It’s tempting to throw up one’s hands and say there’s no role for the factcheckers to play on questions like this. As Sargent argued at the time, “this disagreement ultimately comes down to differing interpretations of known facts—and not to a difference over the facts themselves.” At New York, Jonathan Chait ran through the proposed changes and then asked, “Is that ‘ending Medicare?’ Well, it’s a matter of opinion.”

That’s the wrong word, though, just as “opinion” is the wrong word for a lot of the deeply reported work that appears on the Op-Ed page. To say the Who are better than the Stones is an opinion. To say the Ryan budget wouldn’t “end” Medicare—and that it’s dishonest to claim it would—is a factual argument. (PolitiFact founder Bill Adair says the site practices “reported conclusion” journalism.)

To be sure, any factual arguments reflect particular values or perspectives. And critics from the right, like those on the left, say that undermines the factcheckers’ claim to neutrality. In response to PolitiFact’s previous “Lie of the Year” selection—conservative claims that Obamacare was a “government takeover of healthcare”—the Wall Street Journal editorial page complained that, “in reality PolitiFact’s curators also have political views and values that influence their judgments about facts and who is right in any debate.”

Well, yes. The shape of the world matters; facts take on particular meaning depending on the political context. But the “government takeover” analyses at PolitiFact and FactCheck.org couldn’t have been clearer. They pointed out that the new health-care rules rely entirely on—and will actually expand—the private insurance market. Obamacare doesn’t feature public doctors like Britain’s NHS, or public insurance like Canada’s single-payer system. It doesn’t even have a “public option.” As welfare states go, that’s pretty weak tea. The factcheckers made a convincing argument about how reasonable people would interpret the phrase “government takeover” in light of conventional linguistic usage and the real political-historical context in which that language is embedded. We have lots of actually existing examples of what government-run healthcare looks like, and Obamacare ain’t it.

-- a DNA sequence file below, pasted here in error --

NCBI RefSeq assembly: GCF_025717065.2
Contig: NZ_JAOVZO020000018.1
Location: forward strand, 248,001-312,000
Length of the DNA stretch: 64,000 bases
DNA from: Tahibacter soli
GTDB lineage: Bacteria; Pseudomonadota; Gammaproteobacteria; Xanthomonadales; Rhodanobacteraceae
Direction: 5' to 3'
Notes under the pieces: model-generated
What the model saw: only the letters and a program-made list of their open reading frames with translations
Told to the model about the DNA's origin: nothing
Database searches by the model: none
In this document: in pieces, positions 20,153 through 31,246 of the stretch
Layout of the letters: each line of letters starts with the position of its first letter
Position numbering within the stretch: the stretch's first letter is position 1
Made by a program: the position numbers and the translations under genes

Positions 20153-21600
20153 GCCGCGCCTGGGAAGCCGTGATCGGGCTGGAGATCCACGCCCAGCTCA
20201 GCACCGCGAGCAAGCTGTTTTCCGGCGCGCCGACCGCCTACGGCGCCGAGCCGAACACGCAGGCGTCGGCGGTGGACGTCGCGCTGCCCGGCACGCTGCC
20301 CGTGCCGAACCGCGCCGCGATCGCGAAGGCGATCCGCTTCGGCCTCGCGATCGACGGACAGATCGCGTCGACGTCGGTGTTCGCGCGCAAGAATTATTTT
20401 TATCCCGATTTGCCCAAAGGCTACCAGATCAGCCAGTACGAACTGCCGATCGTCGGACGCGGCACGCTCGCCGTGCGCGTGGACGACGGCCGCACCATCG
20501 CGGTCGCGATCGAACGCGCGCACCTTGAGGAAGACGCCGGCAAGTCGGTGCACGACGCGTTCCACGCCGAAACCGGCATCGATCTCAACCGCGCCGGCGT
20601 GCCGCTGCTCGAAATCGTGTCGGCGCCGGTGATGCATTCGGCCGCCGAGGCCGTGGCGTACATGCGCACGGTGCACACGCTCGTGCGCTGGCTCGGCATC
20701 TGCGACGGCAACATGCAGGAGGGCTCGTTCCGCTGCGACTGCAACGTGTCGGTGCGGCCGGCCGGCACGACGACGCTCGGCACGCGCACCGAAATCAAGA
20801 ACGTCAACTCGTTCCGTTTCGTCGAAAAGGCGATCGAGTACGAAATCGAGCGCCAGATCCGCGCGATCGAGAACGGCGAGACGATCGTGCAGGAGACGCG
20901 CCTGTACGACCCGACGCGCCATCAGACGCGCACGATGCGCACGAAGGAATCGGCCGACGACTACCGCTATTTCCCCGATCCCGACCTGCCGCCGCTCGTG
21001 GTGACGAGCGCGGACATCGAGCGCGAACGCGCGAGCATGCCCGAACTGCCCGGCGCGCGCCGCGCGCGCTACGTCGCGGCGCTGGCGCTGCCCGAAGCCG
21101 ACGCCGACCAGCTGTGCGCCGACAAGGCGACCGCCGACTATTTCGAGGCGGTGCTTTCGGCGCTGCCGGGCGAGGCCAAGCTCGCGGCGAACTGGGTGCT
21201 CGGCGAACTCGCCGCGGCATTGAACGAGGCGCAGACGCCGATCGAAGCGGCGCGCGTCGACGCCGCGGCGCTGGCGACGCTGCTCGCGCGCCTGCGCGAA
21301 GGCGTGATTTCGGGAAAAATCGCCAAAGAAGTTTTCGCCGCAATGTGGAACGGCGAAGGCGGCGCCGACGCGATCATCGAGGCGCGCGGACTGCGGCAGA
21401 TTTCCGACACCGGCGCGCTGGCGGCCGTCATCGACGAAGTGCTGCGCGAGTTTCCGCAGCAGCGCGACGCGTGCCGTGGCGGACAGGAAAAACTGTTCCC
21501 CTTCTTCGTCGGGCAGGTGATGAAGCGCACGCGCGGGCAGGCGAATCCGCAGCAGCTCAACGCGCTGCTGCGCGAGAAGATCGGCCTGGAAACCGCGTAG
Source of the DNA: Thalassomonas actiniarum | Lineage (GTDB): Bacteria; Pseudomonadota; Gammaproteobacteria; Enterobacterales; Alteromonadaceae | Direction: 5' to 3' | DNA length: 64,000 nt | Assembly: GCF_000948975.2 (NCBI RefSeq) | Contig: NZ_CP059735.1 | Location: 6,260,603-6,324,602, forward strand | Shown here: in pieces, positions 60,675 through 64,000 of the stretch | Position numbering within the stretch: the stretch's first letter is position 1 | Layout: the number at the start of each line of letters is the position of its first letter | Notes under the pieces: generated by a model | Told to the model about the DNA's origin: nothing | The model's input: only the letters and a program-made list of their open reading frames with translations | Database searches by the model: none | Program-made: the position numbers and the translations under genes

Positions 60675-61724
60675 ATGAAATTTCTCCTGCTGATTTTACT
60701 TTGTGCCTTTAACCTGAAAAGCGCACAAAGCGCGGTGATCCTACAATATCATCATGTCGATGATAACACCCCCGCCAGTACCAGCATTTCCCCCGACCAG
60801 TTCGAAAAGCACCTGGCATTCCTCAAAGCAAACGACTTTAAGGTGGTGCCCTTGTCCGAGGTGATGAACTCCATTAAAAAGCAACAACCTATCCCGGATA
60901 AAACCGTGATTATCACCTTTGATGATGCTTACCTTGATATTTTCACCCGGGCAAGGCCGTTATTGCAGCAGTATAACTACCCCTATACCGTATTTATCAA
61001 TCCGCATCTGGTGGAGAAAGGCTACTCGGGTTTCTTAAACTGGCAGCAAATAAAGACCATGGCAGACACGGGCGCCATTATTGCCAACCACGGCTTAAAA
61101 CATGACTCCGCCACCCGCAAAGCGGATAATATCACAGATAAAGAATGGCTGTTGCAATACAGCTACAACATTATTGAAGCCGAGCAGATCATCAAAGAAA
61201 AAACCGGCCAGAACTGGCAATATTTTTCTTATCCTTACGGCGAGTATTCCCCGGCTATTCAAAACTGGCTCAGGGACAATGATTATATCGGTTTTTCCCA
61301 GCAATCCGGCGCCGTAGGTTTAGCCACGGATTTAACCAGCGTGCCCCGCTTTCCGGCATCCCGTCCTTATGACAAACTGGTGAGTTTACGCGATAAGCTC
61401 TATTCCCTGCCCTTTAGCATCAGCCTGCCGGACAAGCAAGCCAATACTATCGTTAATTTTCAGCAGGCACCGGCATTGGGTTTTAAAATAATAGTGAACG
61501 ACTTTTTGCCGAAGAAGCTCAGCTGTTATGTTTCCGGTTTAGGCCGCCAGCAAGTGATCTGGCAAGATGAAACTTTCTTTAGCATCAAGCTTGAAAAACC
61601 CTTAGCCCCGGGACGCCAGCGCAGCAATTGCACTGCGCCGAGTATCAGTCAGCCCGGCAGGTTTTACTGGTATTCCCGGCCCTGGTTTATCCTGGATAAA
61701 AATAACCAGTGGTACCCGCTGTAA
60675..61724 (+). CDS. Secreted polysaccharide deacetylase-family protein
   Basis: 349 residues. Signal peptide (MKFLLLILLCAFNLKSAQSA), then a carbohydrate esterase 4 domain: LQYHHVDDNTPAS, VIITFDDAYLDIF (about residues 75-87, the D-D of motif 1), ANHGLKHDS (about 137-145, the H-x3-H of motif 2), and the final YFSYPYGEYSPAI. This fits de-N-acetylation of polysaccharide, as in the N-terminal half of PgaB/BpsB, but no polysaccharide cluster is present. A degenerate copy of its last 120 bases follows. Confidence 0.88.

Factcheckers did the same thing in the “end Medicare” episode, applying a kind of Occam’s Razor to the phrase—though it can be hard for people (like me) who favor a larger government role in healthcare to see that. Here’s the logic: If Ryan’s privatization plan ends Medicare, what would we say of a proposal that actually ended it? Of course a scheme to give seniors two free aspirin a year and call it Medicare would count as killing the program, as Chait mused; but does everything short of that fall into some hazy, undifferentiated sphere of personal opinion?

It’s ironic that these journalists now take so much heat for making factual arguments. Not long ago one of the most common, and persuasive, critiques of the media—especially from the liberal blog set—was that journalists refuse to scrutinize political rhetoric beyond the “horse race.” The factchecking movement is a response not just to outlandish political claims but to the false balance and “he-said, she-said” journalism that publicized those claims uncritically. A kind of reporting that rethinks objectivity has to interpret evidence and draw conclusions. We can’t ask reporters to be more fearlessly assertive and analytical and then expect their conclusions always to agree with ours.

A subtler critique is that factcheckers go astray when they venture into “uncheckable territory,” as Greg Marx put it in a lucid take on the “end Medicare” brouhaha. Building on an analysis by Jay Rosen, Marx tries to mark off that territory by erecting a fence between arguments about truth and about legitimacy, which a project rooted in the language of fact and falsehood should steer clear of:

A project that involves patrolling public discourse, though, will inevitably involve judgments not only about truth, but about what attacks are fair, what arguments are reasonable, what language is appropriate.

Lucas Graves is an assistant professor in the school of journalism and mass communication at the University of Wisconsin. Follow him on Twitter at @gravesmatter.